Homemade furniture polish does wonders for your wood furniture by cleaning, moisturizing, and protecting it at the same time. It also costs just pennies to make and doesn’t fill your home’s indoor air with aerosol fumes or chemicals you don’t recognize.
Homemade Furniture Polish
Commercial Polishes Cause Haze
You’ve probably heard that commercial polishes can, over time, lead to buildup. That’s because they contain silicone to offset the effects of other ingredients.
Since silicone bonds with itself, every new application is putting down yet another layer of it. Dust and humidity get trapped between those layers, so eventually, your furniture looks dull and grimy.
Crazy, isn’t it? You use a product designed to give your furniture a beautiful shine then because you’re using that product, you wind up with furniture that’s not shiny at all. To make matters worse, dust clings to silicone, so you’re making more work for yourself.
Moisturize Wood With Homemade Furniture Polish
Like your skin, dry wood cracks and looks dull when it’s not properly moisturized. Silicone-based commercial polishes don’t moisturize — they just create a smooth surface layer. That’s why you’ll find silicone in makeup primers, but not in quality moisturizers.
Oils — in body products as well as homemade furniture polish — help trap moisture inside while also creating a smooth barrier. So, ditch the commercial furniture sprays if you want gleaming wood that stays in top condition.
Make This for Just Pennies
When I noticed that my coffee table and other wood furnishings were looking awful, I set out to find a furniture polish that would clean, shine, and protect my furniture without grabbing onto every bit of dust in the room.
Let me tell you, with two furry cats and a dog, things were looking awful until I switched to making my furniture polish.
It’s so much cheaper than the commercial stuff, too.
- Use a soft, lint-free cloth to apply. I use these flannel baby wipes. (For more about the cleaning tools and supplies that I use in my home, check out my Recommended Products Page.)
- You can use the same cloth several times before laundering. Just stash it with your homemade furniture polish spray for quick touchups.
- If your furniture has a severe build-up problem, you’ll want to follow these steps to remove the sticky wax buildup before switching to homemade furniture polish.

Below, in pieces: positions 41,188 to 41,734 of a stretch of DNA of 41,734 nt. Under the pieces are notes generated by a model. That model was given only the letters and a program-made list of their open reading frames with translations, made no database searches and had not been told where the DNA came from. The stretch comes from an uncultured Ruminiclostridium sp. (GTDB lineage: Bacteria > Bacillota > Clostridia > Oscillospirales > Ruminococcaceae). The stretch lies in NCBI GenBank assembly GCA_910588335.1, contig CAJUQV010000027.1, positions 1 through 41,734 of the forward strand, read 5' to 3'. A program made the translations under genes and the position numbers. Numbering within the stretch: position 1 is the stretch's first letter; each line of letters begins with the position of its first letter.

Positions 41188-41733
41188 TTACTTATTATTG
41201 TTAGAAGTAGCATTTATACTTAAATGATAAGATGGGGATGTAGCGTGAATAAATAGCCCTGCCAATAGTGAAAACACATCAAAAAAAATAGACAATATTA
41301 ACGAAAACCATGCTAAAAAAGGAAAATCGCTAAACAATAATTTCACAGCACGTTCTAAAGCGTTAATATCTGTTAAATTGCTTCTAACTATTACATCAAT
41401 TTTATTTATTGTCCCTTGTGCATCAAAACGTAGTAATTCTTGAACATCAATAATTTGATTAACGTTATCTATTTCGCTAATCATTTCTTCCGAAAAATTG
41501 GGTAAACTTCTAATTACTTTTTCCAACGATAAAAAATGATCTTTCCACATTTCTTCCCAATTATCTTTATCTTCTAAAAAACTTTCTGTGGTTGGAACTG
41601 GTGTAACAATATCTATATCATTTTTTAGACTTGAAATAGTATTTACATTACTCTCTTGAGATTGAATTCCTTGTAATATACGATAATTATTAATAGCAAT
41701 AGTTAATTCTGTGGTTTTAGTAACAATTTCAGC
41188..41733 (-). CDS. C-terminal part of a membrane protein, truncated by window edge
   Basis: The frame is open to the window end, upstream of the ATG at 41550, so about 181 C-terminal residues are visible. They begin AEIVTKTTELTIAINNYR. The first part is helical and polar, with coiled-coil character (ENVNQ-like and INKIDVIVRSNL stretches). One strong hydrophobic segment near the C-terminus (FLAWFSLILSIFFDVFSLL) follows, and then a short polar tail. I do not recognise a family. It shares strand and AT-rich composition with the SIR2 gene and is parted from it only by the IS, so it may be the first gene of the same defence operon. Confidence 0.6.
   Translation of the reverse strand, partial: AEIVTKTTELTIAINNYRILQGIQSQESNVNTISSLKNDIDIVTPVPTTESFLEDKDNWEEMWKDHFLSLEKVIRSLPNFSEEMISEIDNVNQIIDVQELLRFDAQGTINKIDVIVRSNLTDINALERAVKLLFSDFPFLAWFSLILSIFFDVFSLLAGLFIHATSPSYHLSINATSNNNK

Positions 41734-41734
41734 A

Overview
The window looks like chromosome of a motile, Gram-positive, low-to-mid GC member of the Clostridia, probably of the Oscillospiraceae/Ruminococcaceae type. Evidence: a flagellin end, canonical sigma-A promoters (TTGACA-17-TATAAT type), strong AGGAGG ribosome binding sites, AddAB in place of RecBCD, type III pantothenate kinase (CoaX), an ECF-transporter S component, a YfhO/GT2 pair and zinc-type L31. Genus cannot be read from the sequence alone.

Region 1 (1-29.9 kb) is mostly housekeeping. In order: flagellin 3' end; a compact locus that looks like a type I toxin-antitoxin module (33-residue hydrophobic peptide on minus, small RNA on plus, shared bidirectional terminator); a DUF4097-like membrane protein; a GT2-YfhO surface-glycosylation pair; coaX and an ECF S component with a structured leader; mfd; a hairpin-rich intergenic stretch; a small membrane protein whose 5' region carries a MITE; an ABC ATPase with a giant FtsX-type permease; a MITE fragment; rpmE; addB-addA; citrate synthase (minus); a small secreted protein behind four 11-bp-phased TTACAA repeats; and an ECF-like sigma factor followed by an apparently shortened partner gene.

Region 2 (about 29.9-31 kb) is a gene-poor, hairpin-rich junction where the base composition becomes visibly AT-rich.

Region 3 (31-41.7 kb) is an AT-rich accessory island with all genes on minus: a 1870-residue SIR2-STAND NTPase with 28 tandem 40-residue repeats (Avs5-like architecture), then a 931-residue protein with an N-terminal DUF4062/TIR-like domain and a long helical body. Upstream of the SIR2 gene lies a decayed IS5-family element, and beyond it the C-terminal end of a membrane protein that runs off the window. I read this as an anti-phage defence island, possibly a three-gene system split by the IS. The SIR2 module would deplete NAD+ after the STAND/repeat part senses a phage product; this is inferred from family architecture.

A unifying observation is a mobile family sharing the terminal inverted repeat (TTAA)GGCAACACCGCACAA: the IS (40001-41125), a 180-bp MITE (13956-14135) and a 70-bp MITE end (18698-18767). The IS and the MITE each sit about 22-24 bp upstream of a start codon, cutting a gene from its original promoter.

- Treat water stains on wood furniture before polishing.
- The vinegar in this homemade furniture polish recipe helps remove grimy fingerprints and dirt. Although you can substitute apple cider vinegar, if ants are a problem in your area you should stick with white vinegar since ACV contains pest-attracting pectin.
Other Uses for Homemade Furniture Polish
Since this is an all-natural, food-safe recipe, you can use it on a variety of things around the home. Try using it to give a gorgeous shine to any of these:
- Wood spoons and cooking utensils
- Wood cutting boards
- Unpainted wicker baskets
- Wood picture frames
- Unpainted wooden knickknacks and decor
- Leather sofas and chairs
- And in a pinch, a quick spray will add a nice shine to leather shoes and handbags when you’re in a rush.
Homemade Furniture Polish Recipe
- 1 cup olive or jojoba oil
- 1/4 cup white vinegar
- 3 to 4 drops lemon essential oil (optional)
- Add all ingredients to a spray bottle and shake well.
- Spray onto a lint-free cloth and apply to furniture, following the wood’s grain, for light polishing. For a more substantial gloss, spray directly onto furniture and buff to a shine.
- Use a small paintbrush or old toothbrush to apply to intricately carved areas.
- Store homemade furniture polish in a dark, cool cupboard to keep the oil from turning rancid. Replace it monthly, and always shake before use.
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